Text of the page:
Dave Eggers' "Zeitoun" - A Book Recommendation
Have you ever noticed how the stories that make you feel the most, the ones that most stay with you are often novels, fables, legends, stories that are fictitious, imagined, about people who never were and yet who live so much more real in your mind's eye, springing as they do grotesque-evil or salt-of-the-earth-beautiful off that page.
The true stories we read, the non-fiction that we enjoy, while always stimulating often falls short somehow. I'd argue this is because news reportage and less crafted non-fiction typically stick so closely to the "facts" they bypass the feelings behind them. Writers of literary fiction, on the other hand, focus much of their attention on the reaction to events, rather than on the events themselves. The now very in-fashion genre that bridges the gap, that Truman Capote made famous with his desert island worthy "In Cold Blood," is often termed literary non-fiction. That is, a true story written not by a person that can type, but rather by one who has spent the better part of their life learning how to write.
"Zeitoun" is a book of literary non-fiction. As such, it's a gripping story and it is also beautiful, the kind of book you feel proud to own.
With the kind of simplicity that only a master craftsman can achieve (the Malcom Gladwell made famous 10,000 Hour Rule +++ or, in writing terms, the more than 1,000,000 words it takes), Dave Eggers' "Zeitoun" manages, like a world class film composer's score that you don't notice it is so seamlessly thread through the film, to make this true story strictly about Abdulrahman Zeitoun, a Syrian-American man who remains in New Orleans during Katrina and afterward. The writing doesn't once point the finger back at the artist, at Eggers, who is, by now [see my entry on the writer who is also a publisher, philanthropist and screenwriter if interested to see his many accomplishments and why I'm enamoured of him], a massive literary personality in his own right. It takes a good deal of ego to become a master of anything, and a great deal of humility to then cut down and spit-shine your writing so hard as to wipe off any of that egotistical grease you might be tempted to leave behind.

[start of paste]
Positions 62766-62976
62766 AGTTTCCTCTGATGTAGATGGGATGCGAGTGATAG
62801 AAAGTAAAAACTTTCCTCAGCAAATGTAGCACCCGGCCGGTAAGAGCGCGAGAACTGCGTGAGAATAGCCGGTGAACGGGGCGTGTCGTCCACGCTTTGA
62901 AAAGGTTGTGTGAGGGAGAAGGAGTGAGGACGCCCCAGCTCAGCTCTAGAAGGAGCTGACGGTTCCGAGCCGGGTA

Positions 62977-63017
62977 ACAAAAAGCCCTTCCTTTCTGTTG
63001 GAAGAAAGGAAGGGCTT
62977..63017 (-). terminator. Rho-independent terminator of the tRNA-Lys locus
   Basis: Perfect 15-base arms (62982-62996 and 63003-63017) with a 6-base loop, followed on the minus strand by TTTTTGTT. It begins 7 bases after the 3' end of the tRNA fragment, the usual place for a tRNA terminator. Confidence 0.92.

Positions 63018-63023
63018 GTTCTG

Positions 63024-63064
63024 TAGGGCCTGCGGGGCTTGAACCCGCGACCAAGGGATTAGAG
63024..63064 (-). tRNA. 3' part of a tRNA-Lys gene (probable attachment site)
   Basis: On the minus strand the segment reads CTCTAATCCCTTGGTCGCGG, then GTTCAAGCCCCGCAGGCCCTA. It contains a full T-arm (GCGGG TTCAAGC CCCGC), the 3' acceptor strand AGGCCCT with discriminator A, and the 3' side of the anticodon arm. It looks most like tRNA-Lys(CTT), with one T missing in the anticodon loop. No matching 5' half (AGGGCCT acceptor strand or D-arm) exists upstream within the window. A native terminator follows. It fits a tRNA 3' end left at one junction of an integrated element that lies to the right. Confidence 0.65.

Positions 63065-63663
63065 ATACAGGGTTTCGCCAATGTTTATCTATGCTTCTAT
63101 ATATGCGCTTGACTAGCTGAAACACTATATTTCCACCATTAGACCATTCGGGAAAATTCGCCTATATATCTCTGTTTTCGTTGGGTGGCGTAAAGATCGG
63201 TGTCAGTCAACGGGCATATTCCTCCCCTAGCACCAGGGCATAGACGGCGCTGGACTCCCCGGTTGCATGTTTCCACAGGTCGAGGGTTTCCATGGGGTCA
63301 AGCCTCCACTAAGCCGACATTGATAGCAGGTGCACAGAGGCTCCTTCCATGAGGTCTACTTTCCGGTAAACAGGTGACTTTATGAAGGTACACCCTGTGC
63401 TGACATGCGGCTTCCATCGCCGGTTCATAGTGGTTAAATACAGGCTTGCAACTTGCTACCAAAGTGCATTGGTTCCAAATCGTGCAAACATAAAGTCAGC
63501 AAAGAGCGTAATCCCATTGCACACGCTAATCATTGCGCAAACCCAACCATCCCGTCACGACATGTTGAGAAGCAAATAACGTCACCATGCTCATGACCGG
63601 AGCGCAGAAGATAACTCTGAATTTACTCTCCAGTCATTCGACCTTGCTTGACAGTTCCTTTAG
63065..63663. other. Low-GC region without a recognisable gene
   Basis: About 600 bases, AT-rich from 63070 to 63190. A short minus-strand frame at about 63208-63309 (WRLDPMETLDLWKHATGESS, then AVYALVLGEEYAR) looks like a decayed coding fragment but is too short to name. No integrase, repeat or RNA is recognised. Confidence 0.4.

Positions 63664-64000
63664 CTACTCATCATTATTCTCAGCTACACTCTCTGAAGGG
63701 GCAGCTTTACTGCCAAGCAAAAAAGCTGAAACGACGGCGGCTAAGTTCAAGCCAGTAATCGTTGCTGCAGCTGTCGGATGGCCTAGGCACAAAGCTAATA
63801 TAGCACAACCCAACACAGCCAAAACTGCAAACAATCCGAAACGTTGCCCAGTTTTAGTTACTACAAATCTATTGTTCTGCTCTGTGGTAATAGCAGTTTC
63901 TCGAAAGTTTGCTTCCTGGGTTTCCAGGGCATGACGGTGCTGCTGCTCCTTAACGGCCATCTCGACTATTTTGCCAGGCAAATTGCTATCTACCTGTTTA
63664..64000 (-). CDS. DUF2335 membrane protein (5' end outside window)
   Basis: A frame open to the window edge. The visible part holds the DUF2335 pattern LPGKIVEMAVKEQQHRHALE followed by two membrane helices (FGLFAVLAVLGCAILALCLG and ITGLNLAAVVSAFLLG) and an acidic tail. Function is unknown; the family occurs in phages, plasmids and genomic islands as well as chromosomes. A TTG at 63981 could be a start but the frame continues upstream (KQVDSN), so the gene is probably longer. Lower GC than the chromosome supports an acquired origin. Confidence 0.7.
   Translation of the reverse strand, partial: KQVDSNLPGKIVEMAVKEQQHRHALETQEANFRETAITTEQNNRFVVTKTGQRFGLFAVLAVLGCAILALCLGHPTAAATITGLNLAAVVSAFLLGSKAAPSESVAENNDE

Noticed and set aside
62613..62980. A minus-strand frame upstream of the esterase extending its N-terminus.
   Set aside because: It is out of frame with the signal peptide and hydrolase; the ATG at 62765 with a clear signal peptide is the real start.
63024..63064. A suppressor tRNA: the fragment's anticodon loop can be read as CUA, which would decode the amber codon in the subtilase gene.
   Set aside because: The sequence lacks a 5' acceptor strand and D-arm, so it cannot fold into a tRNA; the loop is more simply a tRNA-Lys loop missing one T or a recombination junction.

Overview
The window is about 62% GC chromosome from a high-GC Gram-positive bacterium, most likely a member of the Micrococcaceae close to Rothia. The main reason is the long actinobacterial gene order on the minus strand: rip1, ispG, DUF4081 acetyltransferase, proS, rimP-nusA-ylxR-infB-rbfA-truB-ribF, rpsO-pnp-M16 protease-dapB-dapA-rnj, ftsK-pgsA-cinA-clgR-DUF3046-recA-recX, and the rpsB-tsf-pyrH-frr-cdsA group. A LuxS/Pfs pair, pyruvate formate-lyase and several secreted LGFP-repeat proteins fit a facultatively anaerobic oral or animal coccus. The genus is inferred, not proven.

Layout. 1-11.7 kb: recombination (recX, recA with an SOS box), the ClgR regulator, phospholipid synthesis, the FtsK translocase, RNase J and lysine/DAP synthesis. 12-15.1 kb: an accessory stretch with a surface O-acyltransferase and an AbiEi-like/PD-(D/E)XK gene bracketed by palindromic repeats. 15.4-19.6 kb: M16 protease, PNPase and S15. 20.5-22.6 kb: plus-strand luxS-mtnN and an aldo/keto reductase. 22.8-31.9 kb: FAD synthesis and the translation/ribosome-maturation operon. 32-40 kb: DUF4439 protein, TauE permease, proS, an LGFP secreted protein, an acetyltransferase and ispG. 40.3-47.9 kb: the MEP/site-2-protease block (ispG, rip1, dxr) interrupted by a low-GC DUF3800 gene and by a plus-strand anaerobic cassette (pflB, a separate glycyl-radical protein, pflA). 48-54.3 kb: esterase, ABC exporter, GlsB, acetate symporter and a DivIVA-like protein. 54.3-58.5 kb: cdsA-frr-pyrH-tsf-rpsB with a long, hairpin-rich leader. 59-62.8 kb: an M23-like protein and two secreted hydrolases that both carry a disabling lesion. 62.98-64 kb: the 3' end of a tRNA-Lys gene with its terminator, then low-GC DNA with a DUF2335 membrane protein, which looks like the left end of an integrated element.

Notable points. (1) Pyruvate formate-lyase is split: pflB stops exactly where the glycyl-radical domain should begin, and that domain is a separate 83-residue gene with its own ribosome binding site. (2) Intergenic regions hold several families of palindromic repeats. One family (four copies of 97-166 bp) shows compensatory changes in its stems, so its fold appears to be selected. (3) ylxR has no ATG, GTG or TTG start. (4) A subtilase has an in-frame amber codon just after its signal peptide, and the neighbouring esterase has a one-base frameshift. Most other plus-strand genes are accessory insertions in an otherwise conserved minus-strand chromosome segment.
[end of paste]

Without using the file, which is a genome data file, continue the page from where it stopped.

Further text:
Plain, direct and with my favourite kind of simplicity (the Hemingway-made-famous deceptive kind), what makes this story so compelling is that not only do we get the immediacy of the Katrina debacle as seen through the eyes of a man who lived through it, but as with any heroic story, we get the kind of intimacy that only a book - in novelistic story sense - can provide, spending a few hundred tense yet often tender pages with Zeitoun; we get to know his family, his wife Kathy, an American who converted to Islam before she met her husband (itself a fascinating tangential story that Eggers is clever enough to slow down and tell in detail).
Like reading any great story about any great hero from a world not our own, like reading about a family from India, or a book about a young Jewish man coming of age in Montreal, this work of non-fiction brings us on side with a heroic Muslim man, which seems to me like fair retribution - this kind of empathy inducing tale - when considering the post 9/11 treatment so many Muslim-Americans, and, for that matter, all brown skinned Americans have had to endure in the paranoid post 9/11 world.
"Zeitoun" would be a fascinating story no matter who told it, but with Eggers at the helm, you get a great story told with economy, humility and with the killer critical element - the ability to take you, for instance, onto that metal canoe with Abdulraman, so that you paddle down the streets of New Orleans with him, so that you endure all that follows with him. So that you too can know what this storm did and what abhorrent actions the Bush administration took, and what critical ones they were foolish and heartless enough not to take.
Great imagination is rooted, they say, in empathy. For years I mulled this one over not exactly sure what it meant. I can articulate it now, after having read this powerful story. Eggers digs deep into the life experience that one family endures and in so doing allows us to live those experiences with him. The best books don't just let us escape, nor is it just that they make us think; it is the feeling, it's the empathy that's key because if we don't get to care deeply about the characters involved, why complete five pages of the thing.
I completed 335, and fast.